It is seemingly customary that the President invites certain people to be special guests at his State of the Union Address. Yesterday, the White House published its list of President Obama’s guests for this year’s address. Most of them are relatively uncontroversial, such as Alan Gross, the US citizen freed from a Cuban prison; astronaut Scott Kelly, who is about to spend a year aboard the International Space Station; and Dr. Pranav Shetty, one of the doctors working to fight Ebola. Of course, many of these guests usually serve to highlight the political initiatives the President will be pushing over the next year, so it should be unsurprising to know that some of his guests will be there in connection with Obamacare. However, one guest stands out among them. This year, the President has invited 20 year old Ana Zamora to attend his address. According to her profile on the White House’s website, Zamora was brought to the United States by her parents just before her first birthday. They did not come legally. As the profile explains:

This is the only country Ana has ever called home. So when the President took action to give children who grew up in the U.S. temporary status in 2012, she was overjoyed.  “I am finally a person in the United States,” she wrote the President. “I have a social security number, an employment authorization card and a driver’s license to drive the car I pay for with my own money (which I earned working with my employment authorization card) and pay taxes as any law-abiding U.S. citizen. I could not be more proud of myself!!!”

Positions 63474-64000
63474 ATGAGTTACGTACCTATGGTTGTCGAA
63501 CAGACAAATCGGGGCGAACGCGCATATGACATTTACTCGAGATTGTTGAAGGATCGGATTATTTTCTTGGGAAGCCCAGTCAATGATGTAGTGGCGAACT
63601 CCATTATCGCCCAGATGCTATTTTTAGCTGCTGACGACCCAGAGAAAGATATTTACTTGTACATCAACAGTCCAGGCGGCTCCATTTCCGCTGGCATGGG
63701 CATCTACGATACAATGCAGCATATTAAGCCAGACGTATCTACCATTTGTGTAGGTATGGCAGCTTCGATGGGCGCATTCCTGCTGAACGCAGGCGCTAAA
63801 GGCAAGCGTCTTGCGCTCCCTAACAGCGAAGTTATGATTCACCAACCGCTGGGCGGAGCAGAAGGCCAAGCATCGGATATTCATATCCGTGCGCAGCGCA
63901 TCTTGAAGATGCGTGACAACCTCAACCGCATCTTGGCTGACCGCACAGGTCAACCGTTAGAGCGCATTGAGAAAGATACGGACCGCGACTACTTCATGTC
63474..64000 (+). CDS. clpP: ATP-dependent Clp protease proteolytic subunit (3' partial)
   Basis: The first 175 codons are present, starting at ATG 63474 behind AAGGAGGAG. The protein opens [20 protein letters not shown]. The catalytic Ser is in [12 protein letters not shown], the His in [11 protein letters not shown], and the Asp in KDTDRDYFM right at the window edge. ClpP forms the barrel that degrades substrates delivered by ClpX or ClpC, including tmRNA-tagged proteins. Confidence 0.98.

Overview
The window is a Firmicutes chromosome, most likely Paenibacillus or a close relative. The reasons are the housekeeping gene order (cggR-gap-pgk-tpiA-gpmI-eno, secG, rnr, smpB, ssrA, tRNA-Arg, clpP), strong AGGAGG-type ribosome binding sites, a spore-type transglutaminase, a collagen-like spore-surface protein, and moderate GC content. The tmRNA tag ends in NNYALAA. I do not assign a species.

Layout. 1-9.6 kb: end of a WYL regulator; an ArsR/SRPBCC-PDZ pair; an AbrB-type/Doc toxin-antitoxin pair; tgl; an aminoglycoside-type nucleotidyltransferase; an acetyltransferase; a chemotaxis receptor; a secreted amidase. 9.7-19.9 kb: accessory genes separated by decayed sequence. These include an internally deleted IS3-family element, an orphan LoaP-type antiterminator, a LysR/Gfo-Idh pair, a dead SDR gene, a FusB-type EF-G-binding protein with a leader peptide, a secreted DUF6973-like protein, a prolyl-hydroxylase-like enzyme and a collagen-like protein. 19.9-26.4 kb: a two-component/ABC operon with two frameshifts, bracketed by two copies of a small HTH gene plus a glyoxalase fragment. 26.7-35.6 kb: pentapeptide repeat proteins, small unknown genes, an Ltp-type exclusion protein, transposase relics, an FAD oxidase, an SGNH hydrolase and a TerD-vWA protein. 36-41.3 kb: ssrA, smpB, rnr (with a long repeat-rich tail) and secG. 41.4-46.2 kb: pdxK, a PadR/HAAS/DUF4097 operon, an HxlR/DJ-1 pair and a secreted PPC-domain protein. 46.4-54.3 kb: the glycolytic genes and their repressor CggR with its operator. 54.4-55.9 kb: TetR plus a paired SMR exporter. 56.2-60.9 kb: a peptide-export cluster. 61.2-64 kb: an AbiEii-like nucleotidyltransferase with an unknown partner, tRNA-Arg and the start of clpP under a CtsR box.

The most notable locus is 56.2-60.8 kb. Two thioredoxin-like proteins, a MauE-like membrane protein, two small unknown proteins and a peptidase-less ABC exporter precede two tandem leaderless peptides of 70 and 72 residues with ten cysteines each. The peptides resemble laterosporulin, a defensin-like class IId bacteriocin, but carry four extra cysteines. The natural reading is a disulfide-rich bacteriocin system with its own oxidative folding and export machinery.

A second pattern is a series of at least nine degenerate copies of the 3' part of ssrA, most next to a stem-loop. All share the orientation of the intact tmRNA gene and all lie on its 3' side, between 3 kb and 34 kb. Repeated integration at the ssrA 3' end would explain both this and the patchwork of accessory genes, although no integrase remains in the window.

Ana’s life has fundamentally changed. And because she has siblings who are U.S. citizens, her parents — a small business owner and a construction worker — are among the millions of people who are potentially eligible for the new Deferred Action for Parents of Americans and Lawful Permanent Residents program the President announced last November. Now, Ana plans on going after a masters degree in business administration while helping to mentor  students in situations just like hers. “The United States is my country,” she wrote. “It is where I grew up, took my first steps, learned to read, write, play, graduated from high school, and will graduate from college.”

Frankly, I’m not a hardliner on illegal immigration, but it profoundly disturbs me to see people who are technically lawbreakers, even if they came here as infants or children, celebrated at an official government function like this. Cases like Zamora’s–and she is far from the only one in her situation–present a rather complicated situation to policymakers, but our government should not be in the practice of honoring people who aren’t here legally.

Also, since someone like Zamora will be at the State of the Union, it’s important to consider who hasn’t been invited. With the story of America’s most lethal sniper Chris Kyle being told in the recent movie American Sniper, it might seem like an obvious choice to have his family there to honor their son’s service in the wake of his murder in February of 2013. He snubbed them in his speech then, and he is still snubbing them.

While Zamora puts a pretty face on the issue of illegal immigration, we cannot overlook the dangers faced by the men and women who patrol our border. He could have invited one of the agents who serve on the border or one of the families of those who were killed  in the line of duty, like the family of Brian Terry. The President tells us he is committed to border security, and there are few better ways he could make this point at the State of the Union.

At any rate, however I feel about illegal immigration or any of its related issues, I cannot condone giving a lawbreaker, even if she came here as an infant, such a special seat of honor at the State of the Union. It sends all the wrong messages about our commitment to border security, and it is an affront to those who came here legally.